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Re: State of LilyPond with Guile 2.2

From: Han-Wen Nienhuys
Subject: Re: State of LilyPond with Guile 2.2
Date: Sun, 11 Apr 2021 16:04:31 +0200

On Sun, Apr 11, 2021 at 3:42 PM Jonas Hahnfeld via Discussions on LilyPond
development <> wrote:

> All numbers are from my laptop running Arch Linux (with pango
> downgraded to 1:1.48.2-1 to keep out the memory hogging in 1.48.3) and
> measured with "/usr/bin/time -v". I use commit fce156f219 from
> (see User's
> View) and the system-provided versions of Guile 1.8.8 and Guile 2.2.6.
> I don't test Guile 3.0 because it's not available as package, and there
> seem to be more changes needed to make it even work.
> I configured the build with --enable-gs-api (because I'm interested in
> the time spent in LilyPond, not how fast the system can fork gs)

I assume this is also without extractpdfmark, which is also a CPU hog.

> The first set of experiments is about things that developers care
> about, namely 'make test' and 'make doc'. For all runs, I used the
> options "-j4 CPU_COUNT=4".
> 'make test' when compiled with Guile 1.8.8:
>  * User time (seconds): 520.68
>  * Elapsed (wall clock) time (h:mm:ss or m:ss): 3:59.54

IIRC, on my 4 CPU machine, the actual time running the regression .ly files
is fairly low (about 1 minute). A lot of time is spent running the
lilypond-book regression tests, which makes this difference all the more

>  * Maximum resident set size (kbytes): 372560
> 'make test' when compiled with Guile 2.2.6:
>  * User time (seconds): 710.35
>  * Elapsed (wall clock) time (h:mm:ss or m:ss): 5:43.04
>  * Maximum resident set size (kbytes): 372344
> -> 40% slower when using Guile 2.2.6 during development

I didn't see you mention this explicitly: for apples to apples comparisons,
you have to disable 'debug-gc-object-lifetimes feature. It causes a
significant slowdown with Guile 1.8 for make test/make doc, so the
comparison is probably worse.

This comes at the expense of increased memory usage (which reduces GC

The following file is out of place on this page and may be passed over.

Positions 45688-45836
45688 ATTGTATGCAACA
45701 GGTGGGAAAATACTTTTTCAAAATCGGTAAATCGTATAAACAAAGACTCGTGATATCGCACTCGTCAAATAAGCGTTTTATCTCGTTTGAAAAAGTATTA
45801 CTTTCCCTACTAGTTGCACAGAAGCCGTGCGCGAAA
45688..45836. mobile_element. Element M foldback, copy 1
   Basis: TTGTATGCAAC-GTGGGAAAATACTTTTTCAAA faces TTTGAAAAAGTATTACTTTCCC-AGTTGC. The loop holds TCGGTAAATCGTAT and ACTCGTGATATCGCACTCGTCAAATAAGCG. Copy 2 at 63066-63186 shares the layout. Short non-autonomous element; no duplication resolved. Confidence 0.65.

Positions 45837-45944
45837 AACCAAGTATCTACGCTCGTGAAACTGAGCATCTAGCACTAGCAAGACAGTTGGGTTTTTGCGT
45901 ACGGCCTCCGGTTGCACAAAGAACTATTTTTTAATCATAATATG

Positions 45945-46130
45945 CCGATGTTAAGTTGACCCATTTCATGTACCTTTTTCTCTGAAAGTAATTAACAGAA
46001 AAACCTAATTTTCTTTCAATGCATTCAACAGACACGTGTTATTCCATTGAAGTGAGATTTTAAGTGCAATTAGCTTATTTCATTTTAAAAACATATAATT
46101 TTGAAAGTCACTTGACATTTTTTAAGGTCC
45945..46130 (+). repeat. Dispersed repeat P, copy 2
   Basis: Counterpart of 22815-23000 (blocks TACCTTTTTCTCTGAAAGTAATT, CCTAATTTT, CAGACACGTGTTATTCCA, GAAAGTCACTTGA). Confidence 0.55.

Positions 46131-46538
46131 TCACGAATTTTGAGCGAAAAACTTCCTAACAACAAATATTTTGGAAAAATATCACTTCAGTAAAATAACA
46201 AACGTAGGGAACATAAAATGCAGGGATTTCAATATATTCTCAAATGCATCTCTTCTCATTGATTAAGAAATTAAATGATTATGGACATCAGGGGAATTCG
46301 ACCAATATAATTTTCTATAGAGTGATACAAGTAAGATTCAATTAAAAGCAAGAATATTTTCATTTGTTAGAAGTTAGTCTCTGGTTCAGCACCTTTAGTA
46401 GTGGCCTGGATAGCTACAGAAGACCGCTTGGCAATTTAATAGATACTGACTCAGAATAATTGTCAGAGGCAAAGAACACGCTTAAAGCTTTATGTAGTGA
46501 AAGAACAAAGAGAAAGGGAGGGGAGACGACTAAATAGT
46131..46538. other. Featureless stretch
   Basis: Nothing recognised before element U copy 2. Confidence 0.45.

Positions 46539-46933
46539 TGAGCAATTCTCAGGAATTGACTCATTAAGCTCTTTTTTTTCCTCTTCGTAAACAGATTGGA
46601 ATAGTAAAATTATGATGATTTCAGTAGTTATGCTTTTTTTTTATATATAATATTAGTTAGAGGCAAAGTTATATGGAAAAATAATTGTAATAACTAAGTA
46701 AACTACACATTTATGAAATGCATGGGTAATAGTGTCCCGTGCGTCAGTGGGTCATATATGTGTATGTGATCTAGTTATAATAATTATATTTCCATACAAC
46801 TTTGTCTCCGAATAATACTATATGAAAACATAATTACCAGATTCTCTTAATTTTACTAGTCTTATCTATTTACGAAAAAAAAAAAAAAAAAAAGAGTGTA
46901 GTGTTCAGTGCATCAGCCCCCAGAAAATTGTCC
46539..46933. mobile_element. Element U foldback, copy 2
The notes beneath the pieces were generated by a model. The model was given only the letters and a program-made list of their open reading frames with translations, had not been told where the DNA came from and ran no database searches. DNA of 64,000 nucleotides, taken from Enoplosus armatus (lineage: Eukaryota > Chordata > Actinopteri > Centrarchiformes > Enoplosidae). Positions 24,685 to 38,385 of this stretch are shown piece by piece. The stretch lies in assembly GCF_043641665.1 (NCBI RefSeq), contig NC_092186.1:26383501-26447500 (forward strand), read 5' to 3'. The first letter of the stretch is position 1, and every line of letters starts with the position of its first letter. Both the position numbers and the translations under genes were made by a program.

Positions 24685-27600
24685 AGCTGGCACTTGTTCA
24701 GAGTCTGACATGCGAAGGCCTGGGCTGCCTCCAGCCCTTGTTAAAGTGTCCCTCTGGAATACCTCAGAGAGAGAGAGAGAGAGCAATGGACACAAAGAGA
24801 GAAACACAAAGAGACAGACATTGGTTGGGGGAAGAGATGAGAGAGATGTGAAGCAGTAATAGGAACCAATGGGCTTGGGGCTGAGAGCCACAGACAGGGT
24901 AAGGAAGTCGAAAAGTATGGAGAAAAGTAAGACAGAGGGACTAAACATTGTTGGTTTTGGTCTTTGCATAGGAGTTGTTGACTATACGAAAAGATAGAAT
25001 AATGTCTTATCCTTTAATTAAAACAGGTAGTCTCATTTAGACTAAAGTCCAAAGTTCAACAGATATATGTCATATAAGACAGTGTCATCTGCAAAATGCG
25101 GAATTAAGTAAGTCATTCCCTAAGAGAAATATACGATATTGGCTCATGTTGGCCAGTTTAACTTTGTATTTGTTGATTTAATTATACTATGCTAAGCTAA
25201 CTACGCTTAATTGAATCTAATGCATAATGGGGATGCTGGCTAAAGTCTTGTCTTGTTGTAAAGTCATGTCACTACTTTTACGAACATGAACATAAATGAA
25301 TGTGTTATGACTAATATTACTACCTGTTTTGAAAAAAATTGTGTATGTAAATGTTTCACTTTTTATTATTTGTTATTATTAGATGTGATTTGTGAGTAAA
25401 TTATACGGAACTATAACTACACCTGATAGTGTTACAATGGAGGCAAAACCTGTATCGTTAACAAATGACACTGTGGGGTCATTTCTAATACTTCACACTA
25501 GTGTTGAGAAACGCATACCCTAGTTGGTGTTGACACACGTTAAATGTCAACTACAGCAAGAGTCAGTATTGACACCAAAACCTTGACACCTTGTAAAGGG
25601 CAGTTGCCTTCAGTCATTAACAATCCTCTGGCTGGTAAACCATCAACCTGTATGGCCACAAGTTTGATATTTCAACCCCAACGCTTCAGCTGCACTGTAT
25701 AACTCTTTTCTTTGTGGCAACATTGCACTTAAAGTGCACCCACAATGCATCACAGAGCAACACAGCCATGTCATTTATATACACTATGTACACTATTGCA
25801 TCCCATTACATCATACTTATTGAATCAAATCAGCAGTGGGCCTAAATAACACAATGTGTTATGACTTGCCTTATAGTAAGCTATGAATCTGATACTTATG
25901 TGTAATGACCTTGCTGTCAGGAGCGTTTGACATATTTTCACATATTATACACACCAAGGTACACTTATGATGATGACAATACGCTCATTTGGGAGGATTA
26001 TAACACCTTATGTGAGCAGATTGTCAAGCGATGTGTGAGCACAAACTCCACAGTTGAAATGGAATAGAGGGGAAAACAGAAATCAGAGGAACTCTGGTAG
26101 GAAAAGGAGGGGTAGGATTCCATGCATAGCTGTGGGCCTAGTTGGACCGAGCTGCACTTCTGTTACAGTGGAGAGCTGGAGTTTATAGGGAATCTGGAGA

overhead), so you'd have to test with my GUILE patches for a completely
honest comparison. I think the advantage of the decreased GC overhead is
minor, though.

In my opinion, the numbers show that we *must have* compiled bytecode
> for user installations in order to reach acceptable performance (memory
> usage seems to be fine). And while compilation by invoking LilyPond is
> somewhat odd, it works and would be viable for the beginning.
> For development, I'm less convinced. Sure, 'make test' and 'make doc'
> get faster but the compilation itself takes a considerable amount of
> time. Moreover it is my understanding the Guile is notoriously bad at
> determining which files to recompile, in particular when macros are
> involved.
> Personally, I would be ok with the moderate slowdown if that was the
> only thing preventing a hypothetic switch to Guile 2.2, and the arising

What does "switch to" mean precisely? Do you mean "remove support for guile
1.8", "make 2.2 the default (when given the choice) but keep supporting
1.8" ?

> question is really a matter of prioritizing: There are other items that
> need solutions before that switch could happen (in particular the
> release process for binary builds and documentation). What do others
> think? Or would you say that proper bytecode compilation is required
> before moving to Guile 2.2? (with no clear estimate how feasible that
> is and how long it would take)

How hard is it really to byte-compile the files during the build? Could we
run lilypond during the compile and collect the .go files? Are they
architecture independent (could we still cross-compile to windows?)

Sorry for the long and densely packed message, and thanks for reading
> to the end!

no worries, thanks for taking the effort to sort this out!

Han-Wen Nienhuys - -

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